Jurgen Klopp watched Liverpool wriggle out of another hole at Anfield and maintain their six-point lead over title rivals Manchester City.
Leicester harbour Champions League aspirations after hitting nine at Southampton, but at the other end the nights are drawing in for Newcastle and Norwich.
Under-pinning all the Premier League action this weekend was yet more controversy involving VAR. Here, the PA news agency runs the rule over the goings-on.
VAR from perfect
Another week of VAR controversy was highlighted by a controversial penalty award at Brighton which earned the ire of Match of the Day presenter Gary Lineker. Everton appeared to be easing to a priceless away win when VAR decreed Michael Keane had fouled Aaron Connolly in the box – earning the Seagulls a spot-kick which turned the game in their favour. It was the first time VAR had been used to award a penalty, and other incidents over the weekend included contentious over-rules and atmosphere-sapping delays in goal awards. Referencing the intention of only using VAR for clear incidents, Lineker tweeted that technology had gone from “pole vault heights” to “limbo dancing levels”.
Liverpool’s late show
If Liverpool end their long wait for a Premier League title this season they will look back at Sunday’s come-from-behind win over Tottenham as one of the crucial moments. Coming soon after they squeezed past Leicester with a late penalty, Klopp’s men repeated the feat to show that once again – and arguably unlike recent seasons – they are ready to pass the test of nerve. There are bound to be slip-ups along the way. But something about this current Liverpool squad’s never-say-die spirit suggests their current six-point advantage over Manchester City could sustain.
But for a late Sokratis strike being ruled out by VAR, Arsenal could have been sitting just points behind Frank Lampard’s hyped Chelsea young guns and nine-shooters Leicester in the Premier League table. Instead, they languish five points adrift and are left to reflect on tossing away a two-goal lead against Crystal Palace in a match marred by the petulant reaction of captain Granit Xhaka upon being substituted. The boos facing Xhaka as he trudged off encapsulated the serious issues afflicting the Gunners are the moment, and the impatience of many fans with what they see to be Unai Emery’s questionable and inconsistent tactics.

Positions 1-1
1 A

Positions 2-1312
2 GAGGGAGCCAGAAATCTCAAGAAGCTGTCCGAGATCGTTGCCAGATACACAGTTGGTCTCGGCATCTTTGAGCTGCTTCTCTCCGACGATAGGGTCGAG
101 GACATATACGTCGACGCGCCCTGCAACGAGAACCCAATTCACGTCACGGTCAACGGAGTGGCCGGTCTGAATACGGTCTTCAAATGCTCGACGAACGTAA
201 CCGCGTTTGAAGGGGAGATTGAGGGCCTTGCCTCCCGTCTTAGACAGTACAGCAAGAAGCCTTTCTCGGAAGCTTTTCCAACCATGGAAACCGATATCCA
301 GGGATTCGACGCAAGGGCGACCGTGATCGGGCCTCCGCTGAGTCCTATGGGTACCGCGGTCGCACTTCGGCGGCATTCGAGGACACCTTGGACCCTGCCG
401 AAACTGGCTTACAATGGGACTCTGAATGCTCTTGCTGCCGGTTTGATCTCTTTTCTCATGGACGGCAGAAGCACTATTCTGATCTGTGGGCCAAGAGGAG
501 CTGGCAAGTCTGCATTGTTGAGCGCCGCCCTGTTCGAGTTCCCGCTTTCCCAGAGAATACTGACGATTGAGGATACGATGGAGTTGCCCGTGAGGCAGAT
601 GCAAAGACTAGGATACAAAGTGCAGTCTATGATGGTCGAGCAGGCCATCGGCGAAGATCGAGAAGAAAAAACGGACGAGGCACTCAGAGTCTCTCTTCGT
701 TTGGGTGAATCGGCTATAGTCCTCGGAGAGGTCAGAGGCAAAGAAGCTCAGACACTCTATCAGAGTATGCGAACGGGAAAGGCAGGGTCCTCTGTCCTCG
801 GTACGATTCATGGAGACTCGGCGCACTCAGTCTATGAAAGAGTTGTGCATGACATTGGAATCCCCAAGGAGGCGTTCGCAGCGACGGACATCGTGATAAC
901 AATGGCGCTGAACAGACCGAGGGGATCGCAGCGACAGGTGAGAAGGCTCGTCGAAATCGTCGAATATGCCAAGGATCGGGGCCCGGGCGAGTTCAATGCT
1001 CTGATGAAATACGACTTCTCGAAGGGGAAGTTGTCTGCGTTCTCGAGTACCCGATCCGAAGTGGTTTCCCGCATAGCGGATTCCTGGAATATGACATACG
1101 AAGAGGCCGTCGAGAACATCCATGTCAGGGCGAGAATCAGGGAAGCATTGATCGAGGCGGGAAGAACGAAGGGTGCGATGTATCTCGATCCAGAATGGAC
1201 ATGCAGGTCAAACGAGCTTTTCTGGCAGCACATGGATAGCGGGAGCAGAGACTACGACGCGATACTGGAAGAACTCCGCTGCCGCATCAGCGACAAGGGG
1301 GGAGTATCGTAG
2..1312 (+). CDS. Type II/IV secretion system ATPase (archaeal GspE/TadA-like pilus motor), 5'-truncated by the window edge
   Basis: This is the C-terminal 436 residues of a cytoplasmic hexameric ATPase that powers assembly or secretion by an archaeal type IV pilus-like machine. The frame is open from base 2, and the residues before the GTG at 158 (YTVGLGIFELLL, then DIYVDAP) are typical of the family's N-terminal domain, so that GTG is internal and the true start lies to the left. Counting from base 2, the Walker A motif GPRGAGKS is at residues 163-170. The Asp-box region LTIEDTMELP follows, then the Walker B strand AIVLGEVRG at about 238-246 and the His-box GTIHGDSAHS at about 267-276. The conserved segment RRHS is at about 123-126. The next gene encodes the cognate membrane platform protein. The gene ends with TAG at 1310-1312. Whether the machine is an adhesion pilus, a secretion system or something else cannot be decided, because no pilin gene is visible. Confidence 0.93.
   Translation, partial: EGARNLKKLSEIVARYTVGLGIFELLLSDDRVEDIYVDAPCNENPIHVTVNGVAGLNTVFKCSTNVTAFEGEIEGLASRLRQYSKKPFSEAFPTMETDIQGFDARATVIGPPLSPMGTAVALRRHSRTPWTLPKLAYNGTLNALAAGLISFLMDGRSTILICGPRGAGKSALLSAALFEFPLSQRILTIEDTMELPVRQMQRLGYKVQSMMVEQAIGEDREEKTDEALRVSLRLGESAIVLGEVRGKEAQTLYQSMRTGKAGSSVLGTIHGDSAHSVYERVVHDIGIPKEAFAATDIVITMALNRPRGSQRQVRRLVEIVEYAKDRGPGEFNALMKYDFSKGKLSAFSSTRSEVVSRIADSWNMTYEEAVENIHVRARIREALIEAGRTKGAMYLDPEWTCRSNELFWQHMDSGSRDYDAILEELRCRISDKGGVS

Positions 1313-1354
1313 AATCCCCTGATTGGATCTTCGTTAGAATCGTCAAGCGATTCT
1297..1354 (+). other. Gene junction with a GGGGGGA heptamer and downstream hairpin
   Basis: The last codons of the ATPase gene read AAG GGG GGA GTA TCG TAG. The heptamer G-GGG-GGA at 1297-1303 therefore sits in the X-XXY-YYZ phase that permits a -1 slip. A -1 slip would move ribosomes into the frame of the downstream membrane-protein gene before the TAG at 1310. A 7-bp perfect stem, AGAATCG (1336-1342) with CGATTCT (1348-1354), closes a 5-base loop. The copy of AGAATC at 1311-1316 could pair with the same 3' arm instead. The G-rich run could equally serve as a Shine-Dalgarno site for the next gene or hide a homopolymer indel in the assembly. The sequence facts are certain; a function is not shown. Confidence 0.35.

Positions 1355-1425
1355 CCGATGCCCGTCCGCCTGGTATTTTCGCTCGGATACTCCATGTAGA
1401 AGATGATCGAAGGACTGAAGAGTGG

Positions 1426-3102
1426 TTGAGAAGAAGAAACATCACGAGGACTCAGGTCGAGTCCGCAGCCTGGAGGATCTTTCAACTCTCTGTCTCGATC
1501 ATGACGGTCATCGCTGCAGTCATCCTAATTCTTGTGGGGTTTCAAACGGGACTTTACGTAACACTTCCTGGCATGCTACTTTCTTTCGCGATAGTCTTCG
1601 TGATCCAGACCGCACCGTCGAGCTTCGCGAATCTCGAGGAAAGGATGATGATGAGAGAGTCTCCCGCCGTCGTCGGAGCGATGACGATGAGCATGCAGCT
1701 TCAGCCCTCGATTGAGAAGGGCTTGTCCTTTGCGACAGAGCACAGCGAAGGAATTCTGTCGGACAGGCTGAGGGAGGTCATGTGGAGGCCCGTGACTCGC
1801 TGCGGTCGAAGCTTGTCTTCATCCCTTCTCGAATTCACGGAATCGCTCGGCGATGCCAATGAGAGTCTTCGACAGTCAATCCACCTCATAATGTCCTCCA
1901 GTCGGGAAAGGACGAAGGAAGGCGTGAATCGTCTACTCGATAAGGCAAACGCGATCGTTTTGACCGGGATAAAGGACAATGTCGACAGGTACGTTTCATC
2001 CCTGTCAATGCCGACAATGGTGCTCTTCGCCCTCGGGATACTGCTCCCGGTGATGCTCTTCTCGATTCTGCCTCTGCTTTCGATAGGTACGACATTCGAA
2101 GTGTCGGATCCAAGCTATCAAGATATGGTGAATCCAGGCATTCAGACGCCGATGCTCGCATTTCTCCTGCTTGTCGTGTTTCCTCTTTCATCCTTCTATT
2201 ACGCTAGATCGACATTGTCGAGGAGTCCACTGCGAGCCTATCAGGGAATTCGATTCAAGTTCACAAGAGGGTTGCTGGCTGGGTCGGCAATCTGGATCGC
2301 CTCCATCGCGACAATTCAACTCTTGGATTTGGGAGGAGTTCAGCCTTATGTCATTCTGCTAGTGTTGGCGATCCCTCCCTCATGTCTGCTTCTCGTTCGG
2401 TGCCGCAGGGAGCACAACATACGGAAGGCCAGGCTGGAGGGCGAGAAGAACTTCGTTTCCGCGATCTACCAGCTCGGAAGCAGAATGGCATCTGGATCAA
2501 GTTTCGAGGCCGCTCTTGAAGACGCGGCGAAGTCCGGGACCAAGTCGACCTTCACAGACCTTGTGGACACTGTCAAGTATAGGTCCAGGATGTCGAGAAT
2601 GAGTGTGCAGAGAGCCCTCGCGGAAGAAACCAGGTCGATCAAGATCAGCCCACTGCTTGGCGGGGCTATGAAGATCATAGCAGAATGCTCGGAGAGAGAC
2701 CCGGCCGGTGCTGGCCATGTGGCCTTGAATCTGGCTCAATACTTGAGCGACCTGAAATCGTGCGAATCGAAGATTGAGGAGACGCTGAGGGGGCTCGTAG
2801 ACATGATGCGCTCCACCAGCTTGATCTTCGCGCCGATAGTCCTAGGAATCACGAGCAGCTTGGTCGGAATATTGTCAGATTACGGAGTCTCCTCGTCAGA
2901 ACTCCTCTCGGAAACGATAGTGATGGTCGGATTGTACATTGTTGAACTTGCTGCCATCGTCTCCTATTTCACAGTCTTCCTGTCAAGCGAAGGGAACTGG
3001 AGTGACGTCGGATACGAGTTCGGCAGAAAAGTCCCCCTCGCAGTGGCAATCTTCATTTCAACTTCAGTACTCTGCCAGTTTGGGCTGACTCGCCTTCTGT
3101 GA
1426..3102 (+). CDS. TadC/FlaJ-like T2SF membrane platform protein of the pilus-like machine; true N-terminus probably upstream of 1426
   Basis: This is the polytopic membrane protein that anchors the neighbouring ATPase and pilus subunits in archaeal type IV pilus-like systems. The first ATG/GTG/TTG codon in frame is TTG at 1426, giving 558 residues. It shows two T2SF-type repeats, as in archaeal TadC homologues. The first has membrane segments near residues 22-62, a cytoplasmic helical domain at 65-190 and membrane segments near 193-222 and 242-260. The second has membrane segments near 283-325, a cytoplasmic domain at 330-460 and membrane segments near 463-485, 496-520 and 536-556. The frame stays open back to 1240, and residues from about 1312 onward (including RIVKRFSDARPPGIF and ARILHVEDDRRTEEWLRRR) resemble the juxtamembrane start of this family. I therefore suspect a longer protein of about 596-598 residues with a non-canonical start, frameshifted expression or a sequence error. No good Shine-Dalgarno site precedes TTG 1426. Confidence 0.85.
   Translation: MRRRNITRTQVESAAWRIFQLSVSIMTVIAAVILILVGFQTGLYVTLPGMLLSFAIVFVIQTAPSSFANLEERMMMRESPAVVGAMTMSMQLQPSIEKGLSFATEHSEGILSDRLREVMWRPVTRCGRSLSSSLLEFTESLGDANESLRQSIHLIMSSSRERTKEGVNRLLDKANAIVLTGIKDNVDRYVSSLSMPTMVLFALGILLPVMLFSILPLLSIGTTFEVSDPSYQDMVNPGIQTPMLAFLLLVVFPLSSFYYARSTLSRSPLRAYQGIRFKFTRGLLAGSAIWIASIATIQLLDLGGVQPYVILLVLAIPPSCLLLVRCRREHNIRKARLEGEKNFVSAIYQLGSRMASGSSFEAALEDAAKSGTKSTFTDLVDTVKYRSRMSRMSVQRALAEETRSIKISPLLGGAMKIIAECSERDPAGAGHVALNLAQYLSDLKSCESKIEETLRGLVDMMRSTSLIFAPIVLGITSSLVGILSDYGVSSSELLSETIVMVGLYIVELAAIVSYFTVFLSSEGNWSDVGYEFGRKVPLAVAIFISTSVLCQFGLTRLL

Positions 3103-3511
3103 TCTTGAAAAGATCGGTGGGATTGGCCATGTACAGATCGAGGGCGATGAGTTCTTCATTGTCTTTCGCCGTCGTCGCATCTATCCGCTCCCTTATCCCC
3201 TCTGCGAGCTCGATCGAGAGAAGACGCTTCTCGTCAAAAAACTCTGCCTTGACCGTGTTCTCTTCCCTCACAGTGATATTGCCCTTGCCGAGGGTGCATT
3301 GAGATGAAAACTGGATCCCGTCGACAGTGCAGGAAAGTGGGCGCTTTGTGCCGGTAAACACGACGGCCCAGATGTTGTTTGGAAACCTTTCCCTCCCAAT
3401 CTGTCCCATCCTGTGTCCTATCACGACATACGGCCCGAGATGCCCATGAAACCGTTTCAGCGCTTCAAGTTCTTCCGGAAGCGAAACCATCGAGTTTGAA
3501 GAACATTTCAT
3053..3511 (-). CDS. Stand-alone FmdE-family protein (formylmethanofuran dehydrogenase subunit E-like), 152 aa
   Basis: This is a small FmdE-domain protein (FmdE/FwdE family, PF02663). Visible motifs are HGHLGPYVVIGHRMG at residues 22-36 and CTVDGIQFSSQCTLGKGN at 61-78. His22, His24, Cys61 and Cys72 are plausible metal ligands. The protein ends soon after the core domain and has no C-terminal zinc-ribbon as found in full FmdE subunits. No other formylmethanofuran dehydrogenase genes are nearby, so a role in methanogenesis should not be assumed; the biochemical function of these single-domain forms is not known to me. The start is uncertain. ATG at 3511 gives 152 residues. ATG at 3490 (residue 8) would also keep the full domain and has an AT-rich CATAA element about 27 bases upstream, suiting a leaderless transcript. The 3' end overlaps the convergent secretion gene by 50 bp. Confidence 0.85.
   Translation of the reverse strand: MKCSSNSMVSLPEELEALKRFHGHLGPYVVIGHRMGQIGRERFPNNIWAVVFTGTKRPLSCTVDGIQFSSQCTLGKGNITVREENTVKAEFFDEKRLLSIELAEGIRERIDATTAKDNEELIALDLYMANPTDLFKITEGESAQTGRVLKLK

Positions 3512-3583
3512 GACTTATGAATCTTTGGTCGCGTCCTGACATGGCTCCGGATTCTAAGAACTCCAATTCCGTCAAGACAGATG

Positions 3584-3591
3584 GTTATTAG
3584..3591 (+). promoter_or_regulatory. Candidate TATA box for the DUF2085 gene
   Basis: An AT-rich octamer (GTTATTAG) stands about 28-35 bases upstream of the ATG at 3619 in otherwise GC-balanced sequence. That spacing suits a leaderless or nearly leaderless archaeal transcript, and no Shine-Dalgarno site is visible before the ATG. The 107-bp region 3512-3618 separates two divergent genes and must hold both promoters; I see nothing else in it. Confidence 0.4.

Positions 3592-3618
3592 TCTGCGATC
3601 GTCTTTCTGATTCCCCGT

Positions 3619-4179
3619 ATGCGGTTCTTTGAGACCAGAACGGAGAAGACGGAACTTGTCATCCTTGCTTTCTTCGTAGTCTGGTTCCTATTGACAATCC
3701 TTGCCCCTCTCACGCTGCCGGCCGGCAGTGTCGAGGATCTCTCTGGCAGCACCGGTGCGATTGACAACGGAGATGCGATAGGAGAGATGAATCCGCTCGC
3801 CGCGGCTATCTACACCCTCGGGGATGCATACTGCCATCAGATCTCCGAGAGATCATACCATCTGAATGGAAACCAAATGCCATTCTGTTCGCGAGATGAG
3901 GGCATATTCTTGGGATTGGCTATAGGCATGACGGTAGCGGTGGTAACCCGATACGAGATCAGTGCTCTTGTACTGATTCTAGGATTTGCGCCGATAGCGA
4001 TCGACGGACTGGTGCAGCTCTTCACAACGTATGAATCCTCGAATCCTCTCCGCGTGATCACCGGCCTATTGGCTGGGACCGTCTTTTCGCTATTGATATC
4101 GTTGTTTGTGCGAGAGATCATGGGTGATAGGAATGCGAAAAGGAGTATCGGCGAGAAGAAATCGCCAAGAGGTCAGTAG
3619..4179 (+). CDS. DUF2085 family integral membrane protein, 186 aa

Some seem almost defeatist in their assumption that the super spending power of the Premier League elite will once again prove the decisive factor in the chase for Champions League places. Not so Leicester, who under the astute guidance of Brendan Rodgers have harnessed a growing belief that they can repeat – at least to some extent – their stunning title-winning season of 2016. Friday night’s staggering 9-0 win at Southampton simply showcased the stunning emergence of players like James Maddison and Ben Chilwell as bona-fide Premier League stars. They currently sit in third place for a reason – the top two apart, the Foxes are the best of the bunch, no matter what the cheque-books would have you believe.
Cheque-book woes for Magpies
Ask Newcastle fans if money guarantees success. After urging Mike Ashley to dip into his considerable cash-flow, the Magpies appear to have been landed with two almighty flops. For their combined £61million price tag, Miguel Almiron and Joelinton have summoned a single goal so far this season and continued to look woefully inadequate in Sunday’s draw with Wolves. Home-grown brothers Sean and Matty Longstaff, in contrast, have given long-suffering north-east fans the biggest cause for optimism this season. If Steve Bruce is to win over his doubters and steer his side to Premier League safety, he will know which of those two pairs he is best relying on.
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